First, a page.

Housing Policy Explainer

Point Access Block / Single-Stair Dwellings

Over the past few years, policymakers across the country have looked into modernizing nearly every type of housing policy imaginable to focus on increasing affordability and access. Many of these have touched on a single regulatory issue, sometimes complex and sometimes simple: density, lot size, setbacks, parking, aesthetics, and environmental reviews are all examples.

Yet each of these issues generally focus upon a single category: zoning, environmental, or building appearance and features. There is one, however, that simultaneously addresses two distinct barriers: Single-Stair (or Point Access Block) multi-family dwellings. 

What Is What is Single-Stair or Point Access Block Housing?

Single-stair Point Access Block is a design concept that centers around creating a single stairway within a multi-family dwelling structure, either a condominium or an apartment. This approach involves consolidating stair access to a single point within a residential or commercial block, provided it complies with local fire and building codes. 

In traditional multi-story dwellings, multiple staircases are commonly dispersed throughout the building, leading to a network of access points on different floors. In contrast, the single stair point access block multi-family dwellings consolidate all staircases into a centralized location. 

This type of design maximizes the useable square footage and can lead to increased density, which in turn increases both affordability and inventory in the communities where they can be built. 

Single-Stair Dwelling ROADBLOCKs

Single-stair multi-family dwellings have limitations imposed at both the land use and building code levels, making it a unique policy reform to examine. 

The first barrier to Point Access Block is land use laws in the community where a building is to be built. From a land use perspective, single-stair multi-family dwellings are regulated by zoning controls. Various zoning-related policies can impact the ability to place a single-stair multi-family dwelling in a given community.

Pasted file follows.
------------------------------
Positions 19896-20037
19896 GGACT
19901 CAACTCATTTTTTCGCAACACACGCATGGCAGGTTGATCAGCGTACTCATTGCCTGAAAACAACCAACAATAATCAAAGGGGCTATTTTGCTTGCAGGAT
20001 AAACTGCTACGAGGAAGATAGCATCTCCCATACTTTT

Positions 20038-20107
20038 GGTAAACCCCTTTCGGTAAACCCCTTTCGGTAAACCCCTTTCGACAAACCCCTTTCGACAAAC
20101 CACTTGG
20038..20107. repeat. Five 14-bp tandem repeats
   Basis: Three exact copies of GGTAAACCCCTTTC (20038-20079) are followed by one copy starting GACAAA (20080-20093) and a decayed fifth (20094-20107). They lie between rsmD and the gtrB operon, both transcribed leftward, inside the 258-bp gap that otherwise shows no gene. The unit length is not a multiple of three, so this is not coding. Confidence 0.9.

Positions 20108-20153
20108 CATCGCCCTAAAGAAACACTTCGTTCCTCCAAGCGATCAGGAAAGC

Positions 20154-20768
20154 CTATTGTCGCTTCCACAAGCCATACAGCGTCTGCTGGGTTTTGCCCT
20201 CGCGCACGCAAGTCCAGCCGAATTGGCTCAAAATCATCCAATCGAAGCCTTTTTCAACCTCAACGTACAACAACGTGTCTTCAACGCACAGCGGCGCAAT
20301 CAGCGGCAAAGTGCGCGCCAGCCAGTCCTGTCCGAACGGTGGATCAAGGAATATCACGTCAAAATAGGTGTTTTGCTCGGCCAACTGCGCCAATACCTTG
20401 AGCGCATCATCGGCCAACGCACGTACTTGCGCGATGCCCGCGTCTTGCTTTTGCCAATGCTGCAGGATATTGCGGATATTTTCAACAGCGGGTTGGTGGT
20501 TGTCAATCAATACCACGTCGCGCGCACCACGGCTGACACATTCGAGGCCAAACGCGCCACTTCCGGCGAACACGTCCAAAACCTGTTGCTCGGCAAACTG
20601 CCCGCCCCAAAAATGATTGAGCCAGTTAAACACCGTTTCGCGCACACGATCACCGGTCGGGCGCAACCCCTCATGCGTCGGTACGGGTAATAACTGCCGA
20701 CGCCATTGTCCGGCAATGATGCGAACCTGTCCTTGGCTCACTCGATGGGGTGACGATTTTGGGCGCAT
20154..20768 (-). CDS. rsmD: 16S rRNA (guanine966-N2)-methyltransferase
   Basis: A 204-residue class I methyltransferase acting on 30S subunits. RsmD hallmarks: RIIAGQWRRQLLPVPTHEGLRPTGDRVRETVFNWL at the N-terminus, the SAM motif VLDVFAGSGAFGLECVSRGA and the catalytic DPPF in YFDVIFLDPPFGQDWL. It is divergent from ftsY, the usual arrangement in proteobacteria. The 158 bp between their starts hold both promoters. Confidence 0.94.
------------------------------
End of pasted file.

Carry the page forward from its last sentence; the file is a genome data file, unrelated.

Single-stair multi-family dwellings are more likely to be planned for a smaller lot as a larger number of units would make a single staircase in a large occupancy building a challenge. 

Simply, if a community will not allow small lot apartments, these structures will never be proposed and other barriers will never be encountered. Examples of land use controls that can impact the ability to build a smaller multi-family building include parking mandates, unit count, minimum lot size, and floor area ratios. 

From a structural perspective, single-stair multi-family dwellings are regulated by the building code’s egress provisions of the city, county, or state, depending on the type of jurisdictional adoptions. Egress and traffic in an emergency are central concerns over point access block designs, making the concept limited to smaller multi-family dwellings. 

If land use controls allow for smaller apartments and single-stair multi-family housing, they cannot be built if the building code does not also permit their construction. 

Specific code provisions will vary from city to city (where municipalities adopt and enforce their own building codes) and state to state (when a uniform state building code is enforced). The 2021 model International Building Code (IBC) prepared by the International Code Council (ICC) unamended permits:

Single-stair multi-family dwellings up to three stories above grade in R-2 occupancy provided there are 4 or fewer units and 125 feet maximum egress travel. 

Single-stair occupancy in other occupancies is limited to two stories above grade. 

Proponents of reforming building codes to allow for single-stair multi-family dwellings note that the prohibitions on point access block come from a time before multi-family dwellings included fire sprinklers. They also note that some European countries allow single-stair multi-family dwellings without mandating fire sprinklers:

“Fire doesn’t burn differently in the U.S. than it does in Switzerland, a country with the lowest fire death rate in the world and where unsprinklered single-stair high-rises are legal. France, Italy, Germany, Spain, Singapore, Austria, and numerous other countries allow significantly taller Point Access Blocks while having better outcomes on life safety.” 

Eliason, Michael. “Why does American multifamily architecture look so banal? Here’s one reason.The Architects Newspaper. March 2023
Conclusion

Single-stair multi-family buildings highlight the interplay between land use laws and building codes, as well as the slow modernization of building codes. The adoption of single-stair point access block to smaller multi-family dwellings provides a unique opportunity to examine the interplay between two distinct housing regulations.